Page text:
You shouldn’t have to sacrifice comfort or empty your wallet to keep your house at a pleasant temp during the summer.
But what is the right temp, exactly? We discuss recommendations from energy professionals so you can select the best temp for your residence.
Here’s what we advise for the most energy-efficient setting for air conditioning in Ellsworth.
Recommended Thermostat Settings for Summer
Most families find using the thermostat at 72-73 degrees provides ideal comfort. However, if there’s a major difference between your inside and outdoor temps, your utility costs will be bigger.
This is our advice based on the U.S. Department of Energy (DOE) and ENERGY STAR®.
While at home: 78 degrees. While that appears warm, there are methods you can keep your home pleasant without having the air conditioning going all the time.
Keeping windows and curtains down during the day keeps chilled air where it should be—within your home. Some window treatments, like honeycomb shades or plantation shutters, are designed to provide more insulation and better energy efficiency.
If you have ceiling fans in your house, the DOE says you can move thermostat temperatures about 4 degrees warmer without giving up comfort. That’s due to the fact they refresh by a windchill effect. As they cool people, not spaces, switch them off when you leave a room.
If 78 degrees still feels too uncomfortable initially, try doing a trial for approximately a week. Start by upping your setting to 78 degrees while you’re at your house. Then, gradually turn it down while adhering to the tips above. You could be amazed at how comfortable you feel at a higher temperature setting.
While away: 88 degrees. There’s no need to keep the air conditioner working all day while your house is empty. Switching the temperature 7¬¬–10 degrees higher can save you an estimated 5–15% on your AC costs, according to the DOE.
When you arrive home, don’t be tempted to put your thermostat under 78 to cool your residence more quickly. This isn’t productive and typically produces a bigger electrical bills.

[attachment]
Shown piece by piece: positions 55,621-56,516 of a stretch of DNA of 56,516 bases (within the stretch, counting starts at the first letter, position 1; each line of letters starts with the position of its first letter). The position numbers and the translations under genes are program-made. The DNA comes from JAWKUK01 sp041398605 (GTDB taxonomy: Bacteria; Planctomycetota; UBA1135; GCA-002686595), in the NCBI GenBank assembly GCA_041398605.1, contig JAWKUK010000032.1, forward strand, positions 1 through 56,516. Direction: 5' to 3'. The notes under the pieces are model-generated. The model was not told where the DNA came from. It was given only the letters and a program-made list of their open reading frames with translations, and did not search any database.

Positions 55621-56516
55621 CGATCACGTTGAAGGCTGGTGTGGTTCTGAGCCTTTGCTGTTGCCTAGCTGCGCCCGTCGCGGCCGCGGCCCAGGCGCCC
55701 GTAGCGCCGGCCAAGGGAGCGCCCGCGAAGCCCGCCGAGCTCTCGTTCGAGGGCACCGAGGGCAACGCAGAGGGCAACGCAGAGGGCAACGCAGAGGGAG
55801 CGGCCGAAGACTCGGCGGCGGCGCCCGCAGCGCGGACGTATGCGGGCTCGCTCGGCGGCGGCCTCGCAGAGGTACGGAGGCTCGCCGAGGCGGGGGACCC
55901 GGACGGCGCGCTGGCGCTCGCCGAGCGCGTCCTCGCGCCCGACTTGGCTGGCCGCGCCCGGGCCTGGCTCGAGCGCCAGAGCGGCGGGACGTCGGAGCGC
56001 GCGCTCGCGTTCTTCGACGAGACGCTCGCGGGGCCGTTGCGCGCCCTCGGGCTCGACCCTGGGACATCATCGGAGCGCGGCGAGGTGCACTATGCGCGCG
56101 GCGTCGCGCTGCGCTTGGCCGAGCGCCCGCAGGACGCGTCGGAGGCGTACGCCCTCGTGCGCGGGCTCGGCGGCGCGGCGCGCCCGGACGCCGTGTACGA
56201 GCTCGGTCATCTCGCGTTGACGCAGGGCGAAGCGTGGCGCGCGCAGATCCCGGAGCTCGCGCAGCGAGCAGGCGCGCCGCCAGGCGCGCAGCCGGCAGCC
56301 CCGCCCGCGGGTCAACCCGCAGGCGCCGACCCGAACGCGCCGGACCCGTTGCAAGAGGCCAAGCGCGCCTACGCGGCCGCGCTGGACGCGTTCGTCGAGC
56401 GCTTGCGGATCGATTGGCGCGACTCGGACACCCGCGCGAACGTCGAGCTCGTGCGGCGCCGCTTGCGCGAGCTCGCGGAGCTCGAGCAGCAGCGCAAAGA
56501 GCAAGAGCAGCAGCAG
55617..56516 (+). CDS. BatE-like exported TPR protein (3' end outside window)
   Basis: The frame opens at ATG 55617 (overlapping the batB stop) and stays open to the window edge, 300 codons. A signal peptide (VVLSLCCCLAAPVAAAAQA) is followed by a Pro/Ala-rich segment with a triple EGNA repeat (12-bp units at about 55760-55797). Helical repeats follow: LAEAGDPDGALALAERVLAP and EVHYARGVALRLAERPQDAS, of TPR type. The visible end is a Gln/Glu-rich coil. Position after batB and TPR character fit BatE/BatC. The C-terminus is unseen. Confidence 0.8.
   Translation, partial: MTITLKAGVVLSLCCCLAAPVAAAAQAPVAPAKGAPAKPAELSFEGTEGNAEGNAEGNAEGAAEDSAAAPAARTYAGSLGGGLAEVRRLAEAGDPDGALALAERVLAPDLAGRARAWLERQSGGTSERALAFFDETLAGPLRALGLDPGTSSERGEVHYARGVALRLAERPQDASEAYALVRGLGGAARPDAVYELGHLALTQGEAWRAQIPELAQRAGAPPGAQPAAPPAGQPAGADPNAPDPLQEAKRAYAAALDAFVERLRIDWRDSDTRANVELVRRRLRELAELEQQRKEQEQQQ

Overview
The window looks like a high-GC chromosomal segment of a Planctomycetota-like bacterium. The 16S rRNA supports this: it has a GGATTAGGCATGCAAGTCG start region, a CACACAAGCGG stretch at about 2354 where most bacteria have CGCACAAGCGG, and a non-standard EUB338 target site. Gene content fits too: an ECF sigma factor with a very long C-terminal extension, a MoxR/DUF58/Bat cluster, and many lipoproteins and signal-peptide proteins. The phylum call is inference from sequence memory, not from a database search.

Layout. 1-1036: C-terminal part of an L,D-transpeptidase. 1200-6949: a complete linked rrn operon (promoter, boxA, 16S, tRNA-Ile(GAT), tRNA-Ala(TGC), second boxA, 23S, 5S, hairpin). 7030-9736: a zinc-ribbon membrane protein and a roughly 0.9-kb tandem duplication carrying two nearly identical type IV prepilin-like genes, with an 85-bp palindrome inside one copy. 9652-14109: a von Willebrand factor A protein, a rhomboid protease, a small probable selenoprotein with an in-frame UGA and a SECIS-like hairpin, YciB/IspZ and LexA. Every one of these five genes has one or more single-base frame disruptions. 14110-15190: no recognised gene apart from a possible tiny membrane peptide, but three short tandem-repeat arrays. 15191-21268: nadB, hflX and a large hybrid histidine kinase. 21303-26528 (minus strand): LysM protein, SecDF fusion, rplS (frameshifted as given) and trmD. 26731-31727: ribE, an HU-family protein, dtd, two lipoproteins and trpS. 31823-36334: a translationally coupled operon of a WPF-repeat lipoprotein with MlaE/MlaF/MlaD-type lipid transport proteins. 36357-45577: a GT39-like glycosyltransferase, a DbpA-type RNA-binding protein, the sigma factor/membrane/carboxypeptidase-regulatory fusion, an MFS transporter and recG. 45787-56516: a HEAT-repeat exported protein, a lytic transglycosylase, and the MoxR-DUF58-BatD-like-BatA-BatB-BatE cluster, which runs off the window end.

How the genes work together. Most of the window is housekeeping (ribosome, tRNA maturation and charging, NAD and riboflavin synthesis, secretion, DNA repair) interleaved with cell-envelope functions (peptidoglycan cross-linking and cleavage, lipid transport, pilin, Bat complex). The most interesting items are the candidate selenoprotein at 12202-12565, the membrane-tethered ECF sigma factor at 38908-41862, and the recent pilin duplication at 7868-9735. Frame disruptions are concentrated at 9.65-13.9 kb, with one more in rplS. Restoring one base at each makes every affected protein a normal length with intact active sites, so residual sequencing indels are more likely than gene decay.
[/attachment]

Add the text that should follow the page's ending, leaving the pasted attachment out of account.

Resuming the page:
A programmable thermostat is a good way to keep your temp controlled, but you have to set programs. If you don’t utilize programs, you run the risk of forgetting to increase the set temperature when you leave.
If you need a hassle-free resolution, think about buying a smart thermostat. This thermostat connects with your phone, so it is aware when you’re at your residence and when you’re out. Then it intuitively changes temperature settings for the best savings. How much exactly? About $180 annually on heating and cooling, according to ENERGY STAR.
Another benefit of using a smart thermostat? You can use your phone to keep an eye on and change temperature settings from almost anywhere.
While sleeping: Around 70 degrees. While ENERGY STAR recommends 82 degrees, that may be unbearable for the majority of families. Most people sleep better when their sleeping area is chilled, so that’s why the National Sleep Foundation suggests 60–67 degrees. But that could be too cool, based on your PJ and blanket preference.
We recommend running a comparable test over a week, putting your thermostat higher and steadily turning it down to pick the right temperature for your house. On cool nights, you may find keeping windows open at night and relying on a ceiling fan is a preferable idea than operating the air conditioner.
More Methods to Conserve Energy During Warm Weather
There are added approaches you can conserve money on AC bills throughout hot weather.
- Buy an energy-efficient cooling system. Central air conditioners only work for about 12–15 years and lose efficiency as they become older. An upgraded air conditioner can keep your home cooler while keeping electrical expenses small.
- Set annual air conditioning service. Annual air conditioner maintenance keeps your unit working smoothly and might help it work at greater efficiency. It might also help lengthen its life cycle, since it enables pros to find little problems before they lead to a major meltdown.
- Put in new air filters regularly. Use manufacturer instructions for switching your air filter. A dirty filter can result in your system short cycling, or run too much, and increase your electricity expenses.
- Measure attic insulation levels. Just about 90% of homes in the U.S. don’t have proper insulation, according to the Insulation Institute. The majority of southern climates require 13–14” of attic insulation, while northern climates require 16–18”.
- Have your ductwork checked. Ductwork that has separated over the years can leak cool air into your attic, walls or crawl space. This can lead to big comfort problems in your home, such as hot and cold spots.
- Seal openings, doors and windows. Keep warm air in its place by sealing openings. You can also caulk or weather strip doors to seal more cool air indoors.
Conserve More Energy During Warm Weather with Walter's-Eaton's Electric, Plumbing, Heating & AC
If you are looking to conserve more energy this summer, our Walter's-Eaton's Electric, Plumbing, Heating & AC specialists can help. Give us a call at 715-318-6728 or contact us online for extra info about our energy-conserving cooling solutions.